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Extensive copper mines dating from the Bronze Age have been discovered at Great Ormes Head, Llandudno. Most of the evidence for copper mining, however, comes from the post‐medieval period. A monopoly organization, the Company of Mines Royal, was founded in 1567 to locate and mine metals, including copper. German workers were employed by the Company in the Coniston area during the late 16th century. Many disputes over the Company's rights arose where copper was found in association with other metals. The Company lost its monopoly in 1689, after which a major growth in copper production occurred. In 1768 enormous deposits of low‐grade copper ore were discovered at Parys Mountain, Anglesey, where proximity to an adequate harbour and sea routes allowed rapid expansion; extensive physical evidence survives in the form of open‐cut workings and the remains of tanks and other works connected with dressing ore. A number of other places, e.g. Alderley Edge (Cheshire) and Llanberis (North Wales), mined and smelted copper.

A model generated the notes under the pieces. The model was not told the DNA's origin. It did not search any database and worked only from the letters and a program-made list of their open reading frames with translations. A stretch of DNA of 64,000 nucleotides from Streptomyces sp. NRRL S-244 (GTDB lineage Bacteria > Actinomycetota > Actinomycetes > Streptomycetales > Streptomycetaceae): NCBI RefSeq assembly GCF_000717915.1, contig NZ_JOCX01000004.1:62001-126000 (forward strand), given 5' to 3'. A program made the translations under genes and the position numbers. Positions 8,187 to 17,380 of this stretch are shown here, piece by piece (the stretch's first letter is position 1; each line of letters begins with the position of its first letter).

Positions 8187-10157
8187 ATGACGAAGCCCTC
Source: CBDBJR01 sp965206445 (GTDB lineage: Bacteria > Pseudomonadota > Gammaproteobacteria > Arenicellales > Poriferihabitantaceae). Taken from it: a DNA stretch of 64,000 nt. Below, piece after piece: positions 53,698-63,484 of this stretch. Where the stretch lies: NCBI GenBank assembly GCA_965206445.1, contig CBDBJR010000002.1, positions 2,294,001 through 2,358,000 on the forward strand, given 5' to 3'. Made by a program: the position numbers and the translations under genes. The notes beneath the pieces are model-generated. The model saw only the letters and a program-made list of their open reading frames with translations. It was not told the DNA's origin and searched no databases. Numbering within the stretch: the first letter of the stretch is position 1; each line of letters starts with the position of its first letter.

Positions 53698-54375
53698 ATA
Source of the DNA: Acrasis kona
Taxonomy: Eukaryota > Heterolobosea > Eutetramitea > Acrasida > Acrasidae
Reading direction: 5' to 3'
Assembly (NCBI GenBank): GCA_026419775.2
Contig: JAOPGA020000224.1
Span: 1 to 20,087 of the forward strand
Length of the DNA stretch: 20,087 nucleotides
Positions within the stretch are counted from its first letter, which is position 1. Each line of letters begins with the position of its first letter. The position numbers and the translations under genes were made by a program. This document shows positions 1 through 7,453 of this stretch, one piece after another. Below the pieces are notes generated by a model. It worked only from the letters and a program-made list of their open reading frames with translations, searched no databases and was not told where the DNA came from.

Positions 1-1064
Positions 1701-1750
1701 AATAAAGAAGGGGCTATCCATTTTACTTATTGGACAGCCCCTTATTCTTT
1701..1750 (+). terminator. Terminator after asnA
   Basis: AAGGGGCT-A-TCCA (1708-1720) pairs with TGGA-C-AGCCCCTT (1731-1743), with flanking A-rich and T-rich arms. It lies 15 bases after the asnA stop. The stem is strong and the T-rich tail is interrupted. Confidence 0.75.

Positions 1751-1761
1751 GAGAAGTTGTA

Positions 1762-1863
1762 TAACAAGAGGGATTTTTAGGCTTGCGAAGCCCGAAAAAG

Production in Cornwall rose considerably in the 19th century, particularly after the sinking of deep mines drained by steam pumping engines; Cornwall's most productive years were between 1820 and 1870. See D. B. Barton, A History of Copper Mining in Cornwall (1978). See also Eric G. Holland, Coniston Copper Mines: A Field Guide (2000).

http://www.cornwall-calling.co.uk/mines.htm Copper mining.

Subjects: History.

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